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PFIZER, INC. v. STRYKER CORPORATION

United States District Court, S.D. New York


September 7, 2005.

PFIZER, INC., et ano., Plaintiffs,
v.
STRYKER CORPORATION, et ano., Defendants.

The opinion of the court was delivered by: LEWIS KAPLAN, District Judge

MEMORANDUM OPINION

This is an action principally for alleged breach of defendants' obligation to indemnify plaintiffs for losses incurred as a result of products liability claims arising from the sale of knee implants following the transfer by plaintiffs to defendants of plaintiffs' knee implant business. The Court previously granted summary judgment for plaintiffs as to liability on the principal claims. Plaintiffs' damage case was tried to a jury, which returned a verdict aggregating more than $13 million. The matter now is before the Court on defendants' post-verdict motion for judgment as a matter of law dismissing certain of plaintiffs' damage claims.

  Background

  A. The Dispute

  The broad contours of this dispute have been outlined in a number of opinions and orders,*fn1 and only a few facts need be repeated here.

  In 1998, Pfizer*fn2 sold its prosthetic joint and implant business to Stryker for $1.6 billion. The Stock and Asset Purchase Agreement ("Purchase Agreement") provided, in pertinent part, that Pfizer would retain responsibility for third party product liability claims arising in respect of prosthetic joints sold on or prior to the closing, while Stryker would be responsible for claims relating to joints sold after the closing. After the deal closed, the parties were sued on a number of claims arising from the sale of the Duracon Uni-Compartmental Knee ("DUK"), one of the products of the acquired business.

  Pfizer brought this action against Stryker for a declaratory judgment and breach of contract for failing to indemnify it for expenses incurred from third party product liability suits brought in respect of DUKs sold after the closing. Stryker countersued principally for misrepresentation, breach of warranty and fraud. This Court granted Pfizer's motion for summary judgment to the extent of declaring that it is entitled to indemnification by Stryker for all Losses, other than punitive damages, incurred in respect of DUKs sold after the closing.*fn3 Stryker's cross-motion for summary judgment was denied in all respects. Pfizer's damage claim was tried to a jury on March 22, 23 and 24, 2005.

  B. The Damages Trial

  By the time the case was submitted to the jury, there were three issues,*fn4 only two of which are disputed here.*fn5

  1. Orrik Claims

  The first concerned the so-called Orrik litigation, which involved forty plaintiffs, twenty-nine of whom received DUKs sold after the closing. On the second day of the Orrik trial, Pfizer and Stryker settled with all forty plaintiffs for a lump sum of $13.25 million. Stryker contributed $3.25 million, which the parties agreed would go only to the post-closing claimants, toward the global settlement. Pfizer contributed the remaining $10 million. It here claimed that $6.275 million of that amount went to post-closing plaintiffs and therefore is recoverable from Stryker under the Purchase Agreement.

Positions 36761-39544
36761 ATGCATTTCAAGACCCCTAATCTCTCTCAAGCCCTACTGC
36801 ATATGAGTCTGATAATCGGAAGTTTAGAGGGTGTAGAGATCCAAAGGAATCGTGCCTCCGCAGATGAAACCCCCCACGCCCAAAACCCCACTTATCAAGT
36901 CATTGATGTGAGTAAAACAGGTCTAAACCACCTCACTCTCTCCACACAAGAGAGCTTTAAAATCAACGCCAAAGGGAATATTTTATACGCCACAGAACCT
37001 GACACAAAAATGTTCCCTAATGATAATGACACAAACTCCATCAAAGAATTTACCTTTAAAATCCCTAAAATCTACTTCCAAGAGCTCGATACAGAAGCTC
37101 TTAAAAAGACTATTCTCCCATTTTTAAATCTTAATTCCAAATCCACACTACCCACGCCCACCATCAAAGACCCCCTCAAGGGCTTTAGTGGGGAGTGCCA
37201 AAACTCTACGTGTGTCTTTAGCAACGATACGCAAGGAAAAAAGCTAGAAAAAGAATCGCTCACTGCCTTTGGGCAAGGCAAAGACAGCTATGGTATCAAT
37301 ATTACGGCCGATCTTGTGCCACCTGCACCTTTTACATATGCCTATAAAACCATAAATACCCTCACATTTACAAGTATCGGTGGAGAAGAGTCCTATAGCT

Pfizer's evidence concerning this issue at the damages trial consisted principally of the testimony of its counsel in the Orrik case and the individual releases executed by the Orrik plaintiffs, which showed the amount that each received as consideration for dismissing his or her claim.*fn6 This evidence showed that the post-closing claimants had received $9,525,000 from the global settlement, $3.25 million of which had been contributed by Stryker.

  Stryker offered testimony that it had approved only a lump sum settlement of $13.25 million to the plaintiffs and had not agreed to whatever allocation the Orrik plaintiffs made among themselves.*fn7 It offered an e-mail that purported to reserve Stryker's rights to resolve the allocation among the twenty-nine post-closing plaintiffs.*fn8 It offered also various letters between the Pfizer and Stryker trial teams discussing the Orrik settlement that similarly reserved each party's rights under the Purchase Agreement.*fn9

  2. Legal Expenses

  The second issue that remains pertinent here concerns the legal expenses incurred by Pfizer for which it seeks indemnification.

  The evidence at trial was to the effect that Pfizer's products liability counsel created files denominated "DUK General," "Orrik General" and "Bartlett General" that Pfizer claimed were used to record expenses incurred for services applicable to the defense of cases involving implants sold both before and after the closing. The DUK General file, for example, was a billing code for activities that were useful in every case involving a DUK, such as interviewing an engineer involved in its design,*fn10 irrespective of whether the DUK was sold before or after the closing of the sale of the business. In addition, Pfizer adduced evidence that its product liability counsel had done more work to handle the general background matters and had utilized more of the firm's associates to help with the litigation once it became clear that Stryker would not defend the post-closing cases.*fn11